Tuesday, May 4, 2010

Put A Police Camera At Clifton & Wilson

A reader writes in with a good suggestion:
"I was running errands all afternoon and early evening yesterday and I think different police were doing investigation stops at Clifton & Wilson (aka Blood Alley) almost every time I went by. How about a good old fashioned UU campaign to get a police camera on a light pole in front of Truman looking right up Clifton? It seems like the floodlights are maybe helping a little at night but that place is still Six Flags Over Public Intoxication a lot of afternoons. And if the camera can cover the front of Truman or part of the Wilson el platfrom that would be all the better.

Doesn't even need to be a big blinky blue like the one that used to be at Magnolia and Wilson, I've seen smaller more discrete ones around Sheffield and Belmont that might improve safety, or at least prosecutions, without being a beacon screaming 'Bad Neighborhood. Bad Neighborhood'."


  1. I'm all for this. Probably needs a couple of them to see around that curve.

  2. Sounds like a question for a candidate seeking the Democratic Party nomination for alderman in the 46th Ward happening tonight.

  3. Don doesn't answer Facebook messages, but maybe he does in person.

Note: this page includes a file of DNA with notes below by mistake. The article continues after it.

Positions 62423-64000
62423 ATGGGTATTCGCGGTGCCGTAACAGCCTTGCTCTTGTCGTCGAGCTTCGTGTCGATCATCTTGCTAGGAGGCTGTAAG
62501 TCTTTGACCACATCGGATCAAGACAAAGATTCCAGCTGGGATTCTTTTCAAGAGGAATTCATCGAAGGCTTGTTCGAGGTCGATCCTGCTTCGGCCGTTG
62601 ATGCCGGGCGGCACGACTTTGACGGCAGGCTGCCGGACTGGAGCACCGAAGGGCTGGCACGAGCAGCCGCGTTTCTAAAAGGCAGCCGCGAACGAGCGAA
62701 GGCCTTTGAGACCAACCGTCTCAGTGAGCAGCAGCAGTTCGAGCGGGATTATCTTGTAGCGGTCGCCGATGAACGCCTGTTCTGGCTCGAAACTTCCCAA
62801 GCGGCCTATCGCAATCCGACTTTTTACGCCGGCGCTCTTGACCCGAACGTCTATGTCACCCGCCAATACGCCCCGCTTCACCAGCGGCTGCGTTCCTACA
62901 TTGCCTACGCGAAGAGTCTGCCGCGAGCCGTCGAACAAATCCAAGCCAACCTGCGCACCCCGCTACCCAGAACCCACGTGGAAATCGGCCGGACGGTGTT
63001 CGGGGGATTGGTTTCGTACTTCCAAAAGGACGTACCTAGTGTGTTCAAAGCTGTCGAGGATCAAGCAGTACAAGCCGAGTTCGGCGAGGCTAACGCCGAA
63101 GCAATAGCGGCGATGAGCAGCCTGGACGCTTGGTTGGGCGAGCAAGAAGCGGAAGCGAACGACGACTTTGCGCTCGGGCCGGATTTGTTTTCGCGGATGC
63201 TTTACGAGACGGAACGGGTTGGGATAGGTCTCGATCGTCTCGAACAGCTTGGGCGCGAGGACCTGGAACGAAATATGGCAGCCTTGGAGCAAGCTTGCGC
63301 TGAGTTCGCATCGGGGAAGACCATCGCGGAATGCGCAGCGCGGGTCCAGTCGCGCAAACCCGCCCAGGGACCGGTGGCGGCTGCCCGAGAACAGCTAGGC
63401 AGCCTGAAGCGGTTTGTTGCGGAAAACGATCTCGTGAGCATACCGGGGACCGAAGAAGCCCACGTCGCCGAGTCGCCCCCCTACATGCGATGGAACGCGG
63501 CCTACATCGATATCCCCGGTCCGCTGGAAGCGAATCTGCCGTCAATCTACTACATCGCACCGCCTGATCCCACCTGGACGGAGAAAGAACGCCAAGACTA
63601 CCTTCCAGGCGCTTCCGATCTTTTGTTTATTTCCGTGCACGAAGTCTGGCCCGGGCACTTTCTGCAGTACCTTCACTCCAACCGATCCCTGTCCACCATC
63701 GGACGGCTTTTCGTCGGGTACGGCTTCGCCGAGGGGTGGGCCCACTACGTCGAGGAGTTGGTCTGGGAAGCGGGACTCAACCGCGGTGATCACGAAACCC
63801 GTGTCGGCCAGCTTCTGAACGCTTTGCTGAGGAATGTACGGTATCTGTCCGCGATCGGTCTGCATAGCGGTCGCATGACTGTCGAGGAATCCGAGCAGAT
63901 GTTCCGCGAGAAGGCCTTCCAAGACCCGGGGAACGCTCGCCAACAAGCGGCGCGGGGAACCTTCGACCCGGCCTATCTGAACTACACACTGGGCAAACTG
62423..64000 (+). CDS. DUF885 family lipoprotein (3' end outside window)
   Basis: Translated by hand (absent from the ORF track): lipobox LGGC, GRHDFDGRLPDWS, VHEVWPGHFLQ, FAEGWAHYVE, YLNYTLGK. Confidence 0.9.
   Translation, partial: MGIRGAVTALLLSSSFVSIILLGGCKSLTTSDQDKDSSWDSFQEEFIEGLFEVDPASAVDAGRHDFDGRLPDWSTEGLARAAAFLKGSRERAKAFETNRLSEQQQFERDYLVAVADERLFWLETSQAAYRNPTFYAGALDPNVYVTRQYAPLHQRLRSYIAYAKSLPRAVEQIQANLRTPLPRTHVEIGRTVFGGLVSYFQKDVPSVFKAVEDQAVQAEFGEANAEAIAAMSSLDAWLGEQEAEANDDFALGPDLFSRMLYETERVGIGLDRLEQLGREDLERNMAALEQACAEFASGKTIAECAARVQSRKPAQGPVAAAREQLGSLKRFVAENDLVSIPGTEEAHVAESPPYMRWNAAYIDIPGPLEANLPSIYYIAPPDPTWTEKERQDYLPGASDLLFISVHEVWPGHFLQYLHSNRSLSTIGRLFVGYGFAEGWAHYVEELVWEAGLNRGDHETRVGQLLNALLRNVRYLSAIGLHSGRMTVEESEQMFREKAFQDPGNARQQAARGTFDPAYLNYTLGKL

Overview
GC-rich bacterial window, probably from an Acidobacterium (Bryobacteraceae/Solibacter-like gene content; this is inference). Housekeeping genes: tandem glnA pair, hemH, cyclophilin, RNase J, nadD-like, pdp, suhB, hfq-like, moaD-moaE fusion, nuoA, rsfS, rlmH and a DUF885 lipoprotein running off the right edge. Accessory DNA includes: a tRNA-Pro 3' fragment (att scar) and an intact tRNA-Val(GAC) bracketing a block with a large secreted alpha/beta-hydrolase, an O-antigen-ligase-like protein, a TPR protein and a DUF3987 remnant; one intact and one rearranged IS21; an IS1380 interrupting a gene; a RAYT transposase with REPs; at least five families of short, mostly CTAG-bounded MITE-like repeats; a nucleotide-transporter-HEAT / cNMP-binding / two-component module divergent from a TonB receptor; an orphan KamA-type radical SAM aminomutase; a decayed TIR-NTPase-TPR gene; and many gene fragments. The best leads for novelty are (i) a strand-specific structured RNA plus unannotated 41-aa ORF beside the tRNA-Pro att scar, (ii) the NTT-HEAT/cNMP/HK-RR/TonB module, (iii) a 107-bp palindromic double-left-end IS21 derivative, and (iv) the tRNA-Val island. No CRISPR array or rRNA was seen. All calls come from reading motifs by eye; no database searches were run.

Nowotny Event

    Tonight, 6-9, European and US Car Service, 4080 N. Broadway

  4. The problem with police cameras is that no one watches them most of the time. Neighboring police districts use volunteer pod watchers to man the camera displays and call police attention to alleged violations in progress.

  5. Please!!! Look how well the police camera at Magnolia and Wilson has worked. The gang bangers sit on the corner every day. Even more now than I have seen in years. Which brings me to the convenient store/internet cafe where they seem to hang out on a daily basis. Not just by the sidewalk but directly in front of the store and in the parking lot. That entire corner is a disaster. Is there anyone we can call to report this or that business for letting them loiter directly in front of the store. Its clear that they don't care about the camera or the threat of the cops.

  6. The cameras have a recording aspect. Recordings can be reviewed That's a good thing

  7. I've changed my mind about the effectiveness of police cameras after much thought and conversations.

    Does a camera really work in reducing crime and improving the safety of a community?

    Does a camera really help identify the persons involved in criminal activity?

    After speaking with various law enforcement people, Ceasefire, and observing how certain individuals conduct their business as usual, I've come to the conclusion cameras only benefit the company the gets paid to put them in.

    What works to make a neighborhood safe and welcoming? It's a combination of bustling retail streets with windows--eyes on the street--homes with porches and people on them, good lighting and lots of positive reasons for folks to be outside.

    There's an excellent book, Design Out Crime, that gives you the building blocks on how to design communities with safety in mind.

    By the way, Wilson Yard follows all the principles of how to design for crime.